A coroner has concluded that an 11-week-old baby died from positional asphyxiation as a result of cosleeping with her parents and an older sibling, and went on to state:
“I feel it is important to stress that the public should be aware that sleeping with a baby, particularly young children, is unsafe”.
Coroner Anne Pember, concluding an inquest into the death of Darcie-Rose Souster
The pathologist who conducted the post-mortem examination also claimed a five-fold [increased] risk of Sudden Infant Death syndrome [when cosleeping with two parents]. As far as I can tell he’s referring to this research from the London School of Hygiene and Tropical Medicine (which is summarised in non-journalese here).
The National Childbirth Trust (generally pretty favourable to cosleeping) haven’t commented on these statements, but their website guidance on cosleeping provides an overview of cosleeping risk. Their article here acknowledges some experts advise against it, whilst others conclude the additional risk is negligible if parents avoid drinking alcohol, smoking, taking drugs, or falling asleep with the baby on a sofa.
There are also some additional elements in the death of Darcie-Rose that might take the circumstances outside the ideal cosleeping arrangement. She fell asleep on her dad’s arm, which placed her in a head-forward position that may have restricted her breathing. There was also another child in the bed (who snuck in during the night). Finally, Darcie-Rose had some kind of illness at the time, which her mother described as a “severe chest infection” (although the pathologist said it was more likely to be a cold, with no post-mortem evidence of a significant respiratory tract infection).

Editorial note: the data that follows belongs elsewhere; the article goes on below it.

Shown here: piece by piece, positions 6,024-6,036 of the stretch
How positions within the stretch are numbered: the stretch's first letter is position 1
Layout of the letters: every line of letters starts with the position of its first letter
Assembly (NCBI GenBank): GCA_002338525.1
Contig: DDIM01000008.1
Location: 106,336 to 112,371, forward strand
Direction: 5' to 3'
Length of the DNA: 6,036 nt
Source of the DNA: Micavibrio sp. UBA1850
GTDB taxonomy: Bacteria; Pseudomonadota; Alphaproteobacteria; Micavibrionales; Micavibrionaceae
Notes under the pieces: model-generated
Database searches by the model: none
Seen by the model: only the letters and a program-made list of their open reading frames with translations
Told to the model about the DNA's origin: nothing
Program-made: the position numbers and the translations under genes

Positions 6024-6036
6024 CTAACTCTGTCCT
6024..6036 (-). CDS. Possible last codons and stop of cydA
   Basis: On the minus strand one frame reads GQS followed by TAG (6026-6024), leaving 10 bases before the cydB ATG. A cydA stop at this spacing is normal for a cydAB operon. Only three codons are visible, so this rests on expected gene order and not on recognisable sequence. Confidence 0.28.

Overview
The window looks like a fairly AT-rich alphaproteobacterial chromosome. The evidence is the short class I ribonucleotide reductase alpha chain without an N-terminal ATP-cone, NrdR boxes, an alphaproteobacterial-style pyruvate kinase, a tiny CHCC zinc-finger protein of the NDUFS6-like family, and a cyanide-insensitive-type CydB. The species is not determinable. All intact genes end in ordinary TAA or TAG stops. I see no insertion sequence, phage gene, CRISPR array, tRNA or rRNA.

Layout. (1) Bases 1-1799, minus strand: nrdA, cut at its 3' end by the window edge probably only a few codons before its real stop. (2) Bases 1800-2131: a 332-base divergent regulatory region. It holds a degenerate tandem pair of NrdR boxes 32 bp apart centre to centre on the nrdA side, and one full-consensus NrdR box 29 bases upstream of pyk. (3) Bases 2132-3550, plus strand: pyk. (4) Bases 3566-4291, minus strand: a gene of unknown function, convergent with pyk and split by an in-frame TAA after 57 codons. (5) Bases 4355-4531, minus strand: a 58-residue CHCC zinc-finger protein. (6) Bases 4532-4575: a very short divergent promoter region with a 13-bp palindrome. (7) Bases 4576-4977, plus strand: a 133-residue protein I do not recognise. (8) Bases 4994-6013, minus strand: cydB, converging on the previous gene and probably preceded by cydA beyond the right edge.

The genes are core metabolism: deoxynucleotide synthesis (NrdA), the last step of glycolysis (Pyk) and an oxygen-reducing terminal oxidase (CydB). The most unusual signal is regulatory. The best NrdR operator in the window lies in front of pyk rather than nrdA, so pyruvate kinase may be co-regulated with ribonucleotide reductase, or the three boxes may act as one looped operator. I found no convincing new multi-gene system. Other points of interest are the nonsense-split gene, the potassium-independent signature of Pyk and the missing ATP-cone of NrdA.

Whatever the cause, this is a tragic case. NHS guidance remains against cosleeping, but plenty of other reputable authorities continue to support it. Definitely an area new parents should read into and make their own decision on.
PS: Cosleeping is the practice of sleeping in the same bed as your baby. Mums in particular seem to have natural instincts that reduce the risk of adverse effects on your child.